How to Stop Overspending

How to Stop Overspending

How to Stop Overspending

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We all face this problem. Seems like no matter how hard we try, we can’t get over it. If you’re experiencing overspending issues, know that you’re not alone. Being having this same issue myself and I can’t seem to get my desires under control. In an attempt to solve this problem, I stumbled across some tips that would be really helpful to a lot of people so I decided to share them here with everyone.

Bad spending habits can be really hard to break. One moment you have a lot of money in your bank account, and a few days later you look at that same account and wonder “where did all my money go?” despite all the efforts you made to try to watch how you spend – I know I’ve been there. In a moment, I’ll be sharing how I’ve learned to deal with overspending, so, read on if you’d like to learn to keep your spending in check.

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Just so you know, we tend to look at overspending from a single perspective. Take, for instance, you plan to spend only $200 on shopping a month but end up spending $530 instead. If you can cut back on spending in other categories on your budget so that the extra $330 is fully covered for, then you’re not overspending.

If you can not cut back on spending in other categories on your budget after spending $530 on shopping instead of $200, then, you’ve got an overspending problem that needs immediate attention. The tips I’ve offered below should help you get started on getting it under control.

1. Learn How to Create a Spending Plan

Just like you make plans in other areas of your life, you need to also make plans for your money. Doing this makes you conscious of your financial state. You get to know where your money is coming from, and where it is going to. Having this financial consciousness in you will help you make smarter financial choices.

To get started, make a list of all your income sources. Move on to sum up all your fixed expenses – your rent, debts, and so on. These values are fixed, and they’ll make it easier to create your budget. Next, make a list of all your variable expenses – gas, groceries, and so on. These are the variables you will use to create your monthly budget. Where you know you’re spending way too much, allocate lesser fund to the category.

Test run your budget and make reasonable adjustments as time goes by, and be sure to stick to it.

2. Go Out with Only the Cash You’re Planning to Spend

This should be decided according to your budget. Go out with only the cash you’re planning to spend. Let us look at a scenario. So, you’re planning to go out and have dinner. The first thing to do is to check your budget to see how much you’ve budgeted for that kind of expenses.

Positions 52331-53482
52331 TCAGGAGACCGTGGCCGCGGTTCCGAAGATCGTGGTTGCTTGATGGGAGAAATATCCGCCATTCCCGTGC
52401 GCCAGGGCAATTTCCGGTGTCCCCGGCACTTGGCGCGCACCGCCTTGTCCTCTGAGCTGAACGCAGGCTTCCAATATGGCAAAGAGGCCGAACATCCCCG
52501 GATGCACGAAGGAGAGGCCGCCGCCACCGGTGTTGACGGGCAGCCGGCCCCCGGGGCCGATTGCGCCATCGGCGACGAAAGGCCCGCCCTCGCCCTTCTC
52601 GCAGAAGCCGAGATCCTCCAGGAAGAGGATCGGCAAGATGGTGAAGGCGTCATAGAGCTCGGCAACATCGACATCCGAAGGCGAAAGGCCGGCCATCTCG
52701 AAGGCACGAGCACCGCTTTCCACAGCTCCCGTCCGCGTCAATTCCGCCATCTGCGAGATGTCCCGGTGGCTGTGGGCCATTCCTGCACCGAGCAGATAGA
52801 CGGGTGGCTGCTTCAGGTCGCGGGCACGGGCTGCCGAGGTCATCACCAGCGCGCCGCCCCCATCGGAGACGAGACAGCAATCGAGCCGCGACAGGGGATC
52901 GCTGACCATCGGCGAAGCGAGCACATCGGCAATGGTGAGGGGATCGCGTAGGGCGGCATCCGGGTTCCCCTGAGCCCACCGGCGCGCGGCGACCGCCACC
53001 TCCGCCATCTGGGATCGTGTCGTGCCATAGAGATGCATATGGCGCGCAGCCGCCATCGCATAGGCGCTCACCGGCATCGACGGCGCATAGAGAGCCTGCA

In this scenario, let us assume $70. Go out with only that amount – $70, and in cash. If you’re just starting out, be sure to leave your debit and credit cards at home. Later on, when you get used to sticking to your budget, whether or not you go out with your cards, it wouldn’t matter because you will not spend more than you’ve allocated on any expenses.

It’s normal to think “What if I need extra money?” My answer to this is that you try as much as possible to spend less than the $70 you’ve allocated for the dinner. This way, if any extra expenses pop out, you’ll be able to handle it. Remember that you don’t have your debit and credit cards with you, so, you will have to plan that dinner carefully.

3. Never Shop Without a List

Create a shopping list whenever you need to go to the grocery store and stick to it. This would help you stay focused on what you really need because it would be easy to go crazy and overspend money when you shop without one.

After creating your list, go over it and double check each of the items you’ve written to be sure you really will be needing them. This will help you avoid impulse purchases. You will only spend money on what you really need.

4. Make Sure You Can Account for Every Penny

Watch every purchase you make closely. Make sure you’re able to account for every penny you spend. Don’t ignore those small daily purchases you make, because, they are just as important as the bigger expenses.

The tiniest expense, if not tracked, can ruin you over time. Cutting down $2 every day on your morning latte will add up to $60 in a months’ time. Once you’re able to account for where your money goes, you will be able to make smarter spending choices.

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5. Try the $2 Reward System

Here is the way this system works. Every time you successfully resist yourself from overspending where you would have in the past, reward yourself with $2. Find a secured place to keep the money – in a jar, your cloth box…anywhere you know the money will be safe. On a bi-weekly basis, use the money to give yourself a nice treat – spend it on whatever you want.

Doing this adds to the fun of it, and you will have something to look forward to when you know that, you will be rewarded for trying to resist spending too much wherever you find yourself – the good part being that, you get to spend the reward on whatever you want.

We all experience bad spending habits that break our monthly budgets once in a while. The best thing is to learn how to stop over spending. Honestly, it is hard, but possible if you put your mind to it. With time and dedication, you will be reformed. Don’t be too hard on yourself when you’re just starting out. Start by learning to budget and setting spending limits. Set financial goals regularly, and in no time, you will have learned to spend money wisely.

Sleak Entrepreneur | Financial Consultant | Blogger

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